What Are Two External Environmental Factors That Affect Human Resource Management?
Human resources' ability to attract, retain and reward the right people with the right skills has a direct bearing on an organization’s success. Just as the marketplace guides decisions about the products and services a company offers, external factors influence staffing and compensation moves made by HR. These are aspects of the business environment which neither the organization nor HR can control, yet cannot ignore. Two of them in particular -- legislation and technology -- have ramifications that affect everything human resources touches.
Business operates in a regulated environment. Labor laws reign over benefit programs, government contract work, union relationships and wages. These affect the labor portion of your operating budget and can make adding workers too expensive, eliminating jobs necessary for survival or revamping the health insurance and retirement benefits you offer. Organizations that rely on seasonal and low-skilled workers especially feel the impact of increased minimum wages. Tax laws cannot be overlooked when they mean added expenses for the employer portion of Social Security, Medicare and unemployment compensation taxes. Higher income taxes often soften consumer demand and force you to put hiring on hold. Revisions to existing laws may create incentives for hiring and training workers that stretch your payroll budget.
Regulations may change licensing or credentialing requirements that make recruiting tougher and temporary assignments obligatory, or require you to grant affected employees leave for testing or study. Policies outlined in employee handbooks must support current employment laws on topics such as affirmative action, workplace harassment, equal employment opportunity and whistleblower laws. Legislative changes in these and related areas -- background checks and workplace safety, for example -- affect the hiring process as well as training and onboarding programs. Updating and reprinting handbooks, manuals and employee self-service web pages to reflect new laws tap resources but help to keep you compliant.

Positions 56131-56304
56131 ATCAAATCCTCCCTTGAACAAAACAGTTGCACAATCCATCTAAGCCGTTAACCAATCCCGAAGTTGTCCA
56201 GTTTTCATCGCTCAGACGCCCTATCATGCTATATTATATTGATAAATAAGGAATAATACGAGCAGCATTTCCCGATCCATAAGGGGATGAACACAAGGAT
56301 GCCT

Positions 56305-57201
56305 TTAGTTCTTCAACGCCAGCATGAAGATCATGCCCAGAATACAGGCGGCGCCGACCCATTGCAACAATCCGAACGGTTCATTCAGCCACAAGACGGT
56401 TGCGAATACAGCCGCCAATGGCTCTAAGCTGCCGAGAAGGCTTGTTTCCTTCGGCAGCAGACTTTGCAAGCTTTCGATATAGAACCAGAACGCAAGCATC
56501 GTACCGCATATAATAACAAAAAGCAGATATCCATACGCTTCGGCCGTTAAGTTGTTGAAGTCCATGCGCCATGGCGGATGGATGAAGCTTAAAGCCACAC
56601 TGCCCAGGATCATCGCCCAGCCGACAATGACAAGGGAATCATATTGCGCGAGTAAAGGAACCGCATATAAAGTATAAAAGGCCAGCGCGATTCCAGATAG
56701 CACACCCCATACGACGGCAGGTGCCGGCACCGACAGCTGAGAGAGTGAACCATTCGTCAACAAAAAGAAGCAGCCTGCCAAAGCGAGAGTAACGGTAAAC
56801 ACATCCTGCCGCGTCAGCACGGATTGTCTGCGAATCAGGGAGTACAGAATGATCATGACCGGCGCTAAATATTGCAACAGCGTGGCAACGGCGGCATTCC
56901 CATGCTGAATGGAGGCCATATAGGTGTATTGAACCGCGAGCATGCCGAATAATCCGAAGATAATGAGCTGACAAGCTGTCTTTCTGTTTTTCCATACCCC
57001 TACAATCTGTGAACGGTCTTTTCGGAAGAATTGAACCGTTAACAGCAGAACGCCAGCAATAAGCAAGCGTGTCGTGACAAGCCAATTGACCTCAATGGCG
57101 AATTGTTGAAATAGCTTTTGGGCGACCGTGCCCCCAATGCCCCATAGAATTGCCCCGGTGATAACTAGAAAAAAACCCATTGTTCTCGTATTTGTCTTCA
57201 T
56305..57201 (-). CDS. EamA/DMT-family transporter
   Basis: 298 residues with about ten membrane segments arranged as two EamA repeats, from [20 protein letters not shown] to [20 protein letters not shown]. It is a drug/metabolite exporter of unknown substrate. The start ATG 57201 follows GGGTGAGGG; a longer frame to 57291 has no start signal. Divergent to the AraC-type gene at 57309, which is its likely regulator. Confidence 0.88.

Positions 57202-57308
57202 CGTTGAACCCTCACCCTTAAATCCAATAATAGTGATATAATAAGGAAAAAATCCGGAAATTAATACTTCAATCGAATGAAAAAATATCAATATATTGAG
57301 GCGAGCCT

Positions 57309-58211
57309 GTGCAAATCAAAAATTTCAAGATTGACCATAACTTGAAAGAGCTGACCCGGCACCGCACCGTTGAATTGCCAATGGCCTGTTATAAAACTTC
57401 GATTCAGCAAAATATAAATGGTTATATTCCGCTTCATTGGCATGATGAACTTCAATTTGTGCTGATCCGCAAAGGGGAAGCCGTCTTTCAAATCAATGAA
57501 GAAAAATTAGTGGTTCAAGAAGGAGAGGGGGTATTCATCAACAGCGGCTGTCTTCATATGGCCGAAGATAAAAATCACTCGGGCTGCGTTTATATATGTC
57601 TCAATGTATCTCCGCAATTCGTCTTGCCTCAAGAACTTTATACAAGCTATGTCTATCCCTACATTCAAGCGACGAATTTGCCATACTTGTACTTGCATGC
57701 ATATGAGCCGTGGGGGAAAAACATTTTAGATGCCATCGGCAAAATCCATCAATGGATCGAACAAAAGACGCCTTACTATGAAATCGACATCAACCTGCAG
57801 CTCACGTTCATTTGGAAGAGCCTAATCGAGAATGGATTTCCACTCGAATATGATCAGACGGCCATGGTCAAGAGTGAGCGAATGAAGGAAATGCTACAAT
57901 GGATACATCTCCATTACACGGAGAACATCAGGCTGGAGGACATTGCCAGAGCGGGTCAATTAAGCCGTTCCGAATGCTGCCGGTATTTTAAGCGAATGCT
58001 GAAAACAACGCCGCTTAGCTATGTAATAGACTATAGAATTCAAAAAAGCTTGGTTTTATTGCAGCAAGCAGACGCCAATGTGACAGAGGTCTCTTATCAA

Technology is changing the way we work and how employees and employers view that work. By staying on top of the impact technological innovations have on society, HR can identify ways these innovations impact the organization's culture. Issues that HR may need to address include building a sense of belonging among those who work outside of corporate facilities, keeping motivation levels high and contending with a multi-generational staff that accepts technology to conflicting degrees. Corresponding policies on confidentiality, access to social media and mobile phone use developed by HR help shape the work environment.
Technology has shifted the skills needed in the office, on the plant floor and in the driver's seat. The introduction of software and new mobile tools leads HR to revise job descriptions and change the way it recruits, selects and trains talent. Offering opportunities for employees to acquire computer skills may be necessary to keep the workforce engaged. HR may need to introduce supervisory skills training for managers with off-site direct reports. Staying competitive means finding a way to harness the recruiting power of social media to fill open positions quickly.